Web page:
},
  computed: {
    posts() {
      let posts = this.$site.pages
        .filter(post => !post.frontmatter.blog_index)
        .filter(post => !post.path.startsWith('/archived/'))
        .sort((a, b) => new Date(b.frontmatter.date) - new Date(a.frontmatter.date));

      if (this.limit > 0) {
        posts = posts.slice(0, this.limit);
      }

      return posts;
    }
  }
}
</script>
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This component accept a property called limit which will use to limit the output count of the posts if set. And I used Moment.js for date formatting and post sorting.

The this.$site is generated by VuePress which contains the site meta data. And there is also a this.$page which contains the page meta data. For more details, please read the official document.

Use a Component

To use a component in your Markdown files, simply write:





 

## Recent Posts

Here are the 5 most recent posts.

<BlogIndex category="current" limit="5" />
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and the component will be loaded into your webpage.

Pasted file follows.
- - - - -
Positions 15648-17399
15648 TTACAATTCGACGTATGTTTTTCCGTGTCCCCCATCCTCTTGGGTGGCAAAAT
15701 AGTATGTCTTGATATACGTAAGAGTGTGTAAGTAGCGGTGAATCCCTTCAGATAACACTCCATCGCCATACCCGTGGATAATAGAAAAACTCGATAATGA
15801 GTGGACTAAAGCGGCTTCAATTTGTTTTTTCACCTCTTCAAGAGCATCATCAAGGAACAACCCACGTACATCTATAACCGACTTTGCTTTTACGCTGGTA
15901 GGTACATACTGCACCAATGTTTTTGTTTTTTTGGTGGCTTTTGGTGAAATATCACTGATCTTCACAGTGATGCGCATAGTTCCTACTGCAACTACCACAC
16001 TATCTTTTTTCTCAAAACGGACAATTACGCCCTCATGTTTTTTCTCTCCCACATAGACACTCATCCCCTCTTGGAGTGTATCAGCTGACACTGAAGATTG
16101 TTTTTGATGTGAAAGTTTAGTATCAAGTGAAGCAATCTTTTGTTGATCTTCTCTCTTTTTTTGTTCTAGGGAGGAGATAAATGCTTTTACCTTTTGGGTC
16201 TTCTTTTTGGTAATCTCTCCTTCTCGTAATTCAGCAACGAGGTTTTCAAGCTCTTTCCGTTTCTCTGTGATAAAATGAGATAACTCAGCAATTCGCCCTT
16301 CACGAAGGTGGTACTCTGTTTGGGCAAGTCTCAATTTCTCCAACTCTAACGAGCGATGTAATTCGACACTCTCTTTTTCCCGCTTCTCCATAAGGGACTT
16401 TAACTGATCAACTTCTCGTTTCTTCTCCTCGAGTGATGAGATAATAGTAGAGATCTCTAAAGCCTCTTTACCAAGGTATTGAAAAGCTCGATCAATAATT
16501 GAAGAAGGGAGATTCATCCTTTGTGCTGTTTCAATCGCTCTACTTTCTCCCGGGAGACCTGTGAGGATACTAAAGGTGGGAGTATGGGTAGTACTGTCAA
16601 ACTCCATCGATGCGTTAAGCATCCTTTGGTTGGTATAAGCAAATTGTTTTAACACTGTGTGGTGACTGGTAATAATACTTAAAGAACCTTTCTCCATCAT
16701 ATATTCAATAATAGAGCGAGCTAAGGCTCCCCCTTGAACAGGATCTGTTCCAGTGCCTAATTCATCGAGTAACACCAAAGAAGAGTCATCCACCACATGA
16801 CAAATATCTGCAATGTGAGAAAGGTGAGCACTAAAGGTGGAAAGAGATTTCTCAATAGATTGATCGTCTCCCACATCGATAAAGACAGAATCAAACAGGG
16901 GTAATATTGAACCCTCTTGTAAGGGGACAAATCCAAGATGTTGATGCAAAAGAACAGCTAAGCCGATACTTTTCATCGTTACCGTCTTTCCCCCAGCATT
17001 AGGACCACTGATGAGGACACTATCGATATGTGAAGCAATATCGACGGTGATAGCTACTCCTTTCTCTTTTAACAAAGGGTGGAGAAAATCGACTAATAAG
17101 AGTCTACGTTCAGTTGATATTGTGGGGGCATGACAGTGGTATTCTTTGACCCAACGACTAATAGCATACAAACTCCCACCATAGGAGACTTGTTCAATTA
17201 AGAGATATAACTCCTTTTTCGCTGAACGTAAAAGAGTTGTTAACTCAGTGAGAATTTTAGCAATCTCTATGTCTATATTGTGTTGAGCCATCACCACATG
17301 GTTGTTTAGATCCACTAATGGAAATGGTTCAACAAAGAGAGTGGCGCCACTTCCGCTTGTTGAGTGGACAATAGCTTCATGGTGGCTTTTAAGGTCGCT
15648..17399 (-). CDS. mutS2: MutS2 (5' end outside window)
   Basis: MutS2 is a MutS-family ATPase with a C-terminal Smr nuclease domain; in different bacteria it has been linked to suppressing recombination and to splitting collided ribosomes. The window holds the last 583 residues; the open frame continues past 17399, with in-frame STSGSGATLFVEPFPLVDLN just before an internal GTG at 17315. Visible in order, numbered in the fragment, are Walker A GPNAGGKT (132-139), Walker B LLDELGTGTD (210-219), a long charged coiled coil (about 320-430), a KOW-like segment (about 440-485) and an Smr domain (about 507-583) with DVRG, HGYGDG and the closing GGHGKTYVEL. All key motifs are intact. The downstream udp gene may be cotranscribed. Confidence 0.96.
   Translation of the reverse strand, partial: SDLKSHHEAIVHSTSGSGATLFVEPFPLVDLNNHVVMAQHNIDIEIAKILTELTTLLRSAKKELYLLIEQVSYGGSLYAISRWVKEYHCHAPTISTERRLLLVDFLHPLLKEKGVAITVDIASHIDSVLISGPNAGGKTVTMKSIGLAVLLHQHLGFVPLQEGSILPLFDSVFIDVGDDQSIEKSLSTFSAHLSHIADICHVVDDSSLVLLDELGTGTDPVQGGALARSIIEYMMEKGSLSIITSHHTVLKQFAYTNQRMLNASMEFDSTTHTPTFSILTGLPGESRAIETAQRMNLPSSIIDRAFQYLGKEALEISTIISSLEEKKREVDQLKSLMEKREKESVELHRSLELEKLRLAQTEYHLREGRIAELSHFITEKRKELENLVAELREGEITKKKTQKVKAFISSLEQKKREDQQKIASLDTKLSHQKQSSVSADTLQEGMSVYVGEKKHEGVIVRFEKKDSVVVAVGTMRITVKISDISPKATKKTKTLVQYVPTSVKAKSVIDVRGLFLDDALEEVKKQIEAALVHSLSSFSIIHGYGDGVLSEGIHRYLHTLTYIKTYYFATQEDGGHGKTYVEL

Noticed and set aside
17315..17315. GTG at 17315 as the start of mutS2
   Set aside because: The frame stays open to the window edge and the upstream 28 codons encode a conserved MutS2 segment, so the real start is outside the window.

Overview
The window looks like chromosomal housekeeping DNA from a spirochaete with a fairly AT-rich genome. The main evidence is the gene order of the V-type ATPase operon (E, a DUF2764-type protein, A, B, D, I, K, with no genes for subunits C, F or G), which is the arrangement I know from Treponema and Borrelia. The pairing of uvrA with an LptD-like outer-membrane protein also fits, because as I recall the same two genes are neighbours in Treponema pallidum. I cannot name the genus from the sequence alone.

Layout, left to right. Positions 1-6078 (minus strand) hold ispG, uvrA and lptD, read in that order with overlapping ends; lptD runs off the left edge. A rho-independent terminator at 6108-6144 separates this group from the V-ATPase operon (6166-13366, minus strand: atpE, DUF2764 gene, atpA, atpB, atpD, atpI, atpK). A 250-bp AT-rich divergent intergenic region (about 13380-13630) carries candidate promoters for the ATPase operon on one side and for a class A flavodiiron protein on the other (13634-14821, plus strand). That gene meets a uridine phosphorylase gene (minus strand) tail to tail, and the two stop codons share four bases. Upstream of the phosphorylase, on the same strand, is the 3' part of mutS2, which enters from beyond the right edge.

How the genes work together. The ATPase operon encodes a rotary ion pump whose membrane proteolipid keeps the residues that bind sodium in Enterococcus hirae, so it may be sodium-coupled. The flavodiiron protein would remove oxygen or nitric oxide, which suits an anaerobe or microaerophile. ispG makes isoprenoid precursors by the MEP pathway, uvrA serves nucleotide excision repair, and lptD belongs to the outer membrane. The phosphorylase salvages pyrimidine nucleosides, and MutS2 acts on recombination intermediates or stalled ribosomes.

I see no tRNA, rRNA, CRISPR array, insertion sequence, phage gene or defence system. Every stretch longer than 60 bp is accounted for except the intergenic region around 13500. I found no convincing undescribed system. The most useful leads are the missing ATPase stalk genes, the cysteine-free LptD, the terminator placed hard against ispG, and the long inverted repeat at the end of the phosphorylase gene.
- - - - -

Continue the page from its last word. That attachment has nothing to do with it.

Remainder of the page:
Override CSS Styles

Override the default theme CSS style instead of creating a whole new theme, allows you to keep receiving the updates and bug fixes for VuePress official. By default, VuePress use Stylus. But you can also write CSS in .styl files.

To override the CSS style, create .vuepress/override.styl and .vuepress/style.styl files:




 
 



.
├ blog/
│ ├ .vuepress/
│ │ ├ override.styl
│ │ └ style.styl
│ └ README.md
├ ...
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In override.styl, only override the default variables of the default theme:

// showing default values
$accentColor = #3eaf7c
$textColor = #2c3e50
$borderColor = #eaecef
$codeBgColor = #282c34
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And write your custom styles in style.styl. Note that you can create custom variables and import other .styl files:

@import "another-style.styl"

$myColor = #FFFFFF;
$anotherColor = #000000;
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These two files will be loaded automatically and applied to your VuePress.